Wednesday, March 16, 2016

Dial Daily Bread: A Haunting Phrase in the Book of Revelation

Dear Friends of "Dial Daily Bread,"

Seven times that haunting phrase is repeated in the awe-inspiring Book of Revelation: "He who overcomes ... " The idea is one of combat, hand-to-hand wrestling like Jacob's struggle with the Angel (Gen. 32:24, 25); like swimming upstream against a strong current, climbing a mountain, defeating a tenacious foe.

Does that idea of "overcoming" frighten you? Maybe you feel that you don't have the perseverance or basic "strength" to win the battle. Like weary refugees on foot who can't summon the energy to take another step, who drop down and die, the temptation to give up the struggle to "overcome" causes some to drop out of the Christian "race." They give in to their long-established habits and addictions.

Apathy is the last of the vices that we are invited to "overcome" in the famous "seven" struggles of Revelation: "Because you are lukewarm, ... I counsel you, ... be zealous and repent. ... To him who overcomes ... " (3:14-21).

Lukewarm apathy is spiritual weariness, loss of hope, boredom. It is the fundamental characteristic of Christ's true church in the last segment of time. The will seems paralyzed; it's the almost irresistible drowsiness that induces sleep at the very Gethsemane-time when the Master says, "Watch and pray, lest you enter into temptation" (Matt. 26:41).  Have you ever fought to stay awake when every cell of your being cries out for sleep? We have come to that time in world history, right now!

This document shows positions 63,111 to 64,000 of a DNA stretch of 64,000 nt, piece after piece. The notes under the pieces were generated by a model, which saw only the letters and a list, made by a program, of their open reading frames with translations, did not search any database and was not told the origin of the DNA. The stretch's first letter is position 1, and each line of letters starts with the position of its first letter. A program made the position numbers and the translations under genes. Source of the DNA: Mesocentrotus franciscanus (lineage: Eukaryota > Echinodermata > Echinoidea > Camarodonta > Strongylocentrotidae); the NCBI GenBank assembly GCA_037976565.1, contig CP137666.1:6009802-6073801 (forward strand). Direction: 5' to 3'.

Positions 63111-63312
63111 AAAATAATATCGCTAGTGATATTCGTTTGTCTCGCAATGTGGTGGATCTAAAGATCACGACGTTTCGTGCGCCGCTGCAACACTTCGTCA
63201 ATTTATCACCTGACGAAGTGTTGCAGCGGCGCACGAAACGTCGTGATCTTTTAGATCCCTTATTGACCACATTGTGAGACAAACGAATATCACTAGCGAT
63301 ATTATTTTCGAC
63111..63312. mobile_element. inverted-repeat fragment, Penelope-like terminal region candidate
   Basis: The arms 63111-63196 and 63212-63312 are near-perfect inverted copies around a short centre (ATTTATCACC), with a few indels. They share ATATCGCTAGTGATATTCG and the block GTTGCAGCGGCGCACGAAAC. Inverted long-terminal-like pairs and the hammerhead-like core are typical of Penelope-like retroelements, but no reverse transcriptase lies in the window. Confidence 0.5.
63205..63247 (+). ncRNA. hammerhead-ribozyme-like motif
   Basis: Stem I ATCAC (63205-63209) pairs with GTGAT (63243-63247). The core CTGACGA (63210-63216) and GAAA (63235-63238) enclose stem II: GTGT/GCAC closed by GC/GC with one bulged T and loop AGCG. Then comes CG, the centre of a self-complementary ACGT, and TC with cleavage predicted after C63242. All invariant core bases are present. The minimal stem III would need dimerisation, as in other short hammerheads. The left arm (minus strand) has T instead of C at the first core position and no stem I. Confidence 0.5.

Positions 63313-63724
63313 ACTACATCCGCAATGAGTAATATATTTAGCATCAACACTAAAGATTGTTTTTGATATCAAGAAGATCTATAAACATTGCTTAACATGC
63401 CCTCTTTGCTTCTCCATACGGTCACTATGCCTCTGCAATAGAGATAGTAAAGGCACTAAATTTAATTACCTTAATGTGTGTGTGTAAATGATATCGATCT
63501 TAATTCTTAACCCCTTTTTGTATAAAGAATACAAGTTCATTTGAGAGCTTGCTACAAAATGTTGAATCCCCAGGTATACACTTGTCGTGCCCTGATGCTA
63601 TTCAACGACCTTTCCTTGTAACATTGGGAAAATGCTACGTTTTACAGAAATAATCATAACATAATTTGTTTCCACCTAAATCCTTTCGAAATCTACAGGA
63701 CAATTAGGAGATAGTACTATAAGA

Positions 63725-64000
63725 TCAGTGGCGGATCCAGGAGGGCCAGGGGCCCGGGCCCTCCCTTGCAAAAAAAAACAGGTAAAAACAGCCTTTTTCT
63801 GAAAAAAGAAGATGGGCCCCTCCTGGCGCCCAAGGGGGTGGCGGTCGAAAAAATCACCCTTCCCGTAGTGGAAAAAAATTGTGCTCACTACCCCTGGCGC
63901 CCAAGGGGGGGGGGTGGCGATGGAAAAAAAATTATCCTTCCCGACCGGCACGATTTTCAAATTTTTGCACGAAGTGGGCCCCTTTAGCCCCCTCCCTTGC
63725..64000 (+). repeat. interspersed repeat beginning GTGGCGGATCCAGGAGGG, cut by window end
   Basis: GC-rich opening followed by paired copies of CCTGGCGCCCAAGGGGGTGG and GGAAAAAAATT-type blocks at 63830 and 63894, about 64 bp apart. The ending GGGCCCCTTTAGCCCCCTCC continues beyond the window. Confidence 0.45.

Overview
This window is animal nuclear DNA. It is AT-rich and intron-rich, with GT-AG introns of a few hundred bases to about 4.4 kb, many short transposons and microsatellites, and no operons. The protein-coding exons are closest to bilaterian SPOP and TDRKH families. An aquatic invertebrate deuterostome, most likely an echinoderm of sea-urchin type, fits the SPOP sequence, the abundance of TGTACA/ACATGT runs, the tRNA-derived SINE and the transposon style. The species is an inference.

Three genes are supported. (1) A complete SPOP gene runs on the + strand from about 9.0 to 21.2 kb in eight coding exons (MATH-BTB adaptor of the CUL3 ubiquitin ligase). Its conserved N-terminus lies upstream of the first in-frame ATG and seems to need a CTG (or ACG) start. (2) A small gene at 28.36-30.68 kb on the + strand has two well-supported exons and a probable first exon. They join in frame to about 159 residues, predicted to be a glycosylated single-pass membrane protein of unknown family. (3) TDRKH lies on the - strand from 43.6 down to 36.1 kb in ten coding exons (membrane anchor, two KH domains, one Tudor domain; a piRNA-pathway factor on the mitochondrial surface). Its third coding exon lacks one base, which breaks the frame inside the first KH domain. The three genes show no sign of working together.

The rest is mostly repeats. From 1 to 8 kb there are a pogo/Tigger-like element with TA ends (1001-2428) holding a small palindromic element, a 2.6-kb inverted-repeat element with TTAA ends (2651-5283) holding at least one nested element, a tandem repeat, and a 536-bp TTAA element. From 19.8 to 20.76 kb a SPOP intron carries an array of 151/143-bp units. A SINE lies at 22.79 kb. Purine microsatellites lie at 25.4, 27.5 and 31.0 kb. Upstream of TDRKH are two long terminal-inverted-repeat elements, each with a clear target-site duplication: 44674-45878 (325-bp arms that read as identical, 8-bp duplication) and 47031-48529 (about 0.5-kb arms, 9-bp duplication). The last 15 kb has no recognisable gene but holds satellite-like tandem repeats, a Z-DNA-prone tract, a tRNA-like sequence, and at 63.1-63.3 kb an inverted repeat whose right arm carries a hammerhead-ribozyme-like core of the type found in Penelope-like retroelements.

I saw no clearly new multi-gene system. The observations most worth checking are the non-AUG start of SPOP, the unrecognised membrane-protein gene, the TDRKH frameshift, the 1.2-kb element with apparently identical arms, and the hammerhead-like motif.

Here is the "how" of overcoming: look again at that last of the seven promises to the "overcomer." "To him who overcomes, ... as I also overcame," says Jesus. Immerse yourself in the story of Jesus' overcoming, His battle, His victory. Ponder His struggle in the wilderness of temptation (Matt. 4:1-11), His Gethsemane blood-sweating ordeal (Matt. 26:39), the unspeakable battle with self as He hung on His cross (Psalm 22).

Yes, the battle is intense, but the means of victory is simple--"look." You can overcome the stupor of unbelief.

--Robert J. Wieland

From the "Dial Daily Bread" Archive: August 8, 1999.
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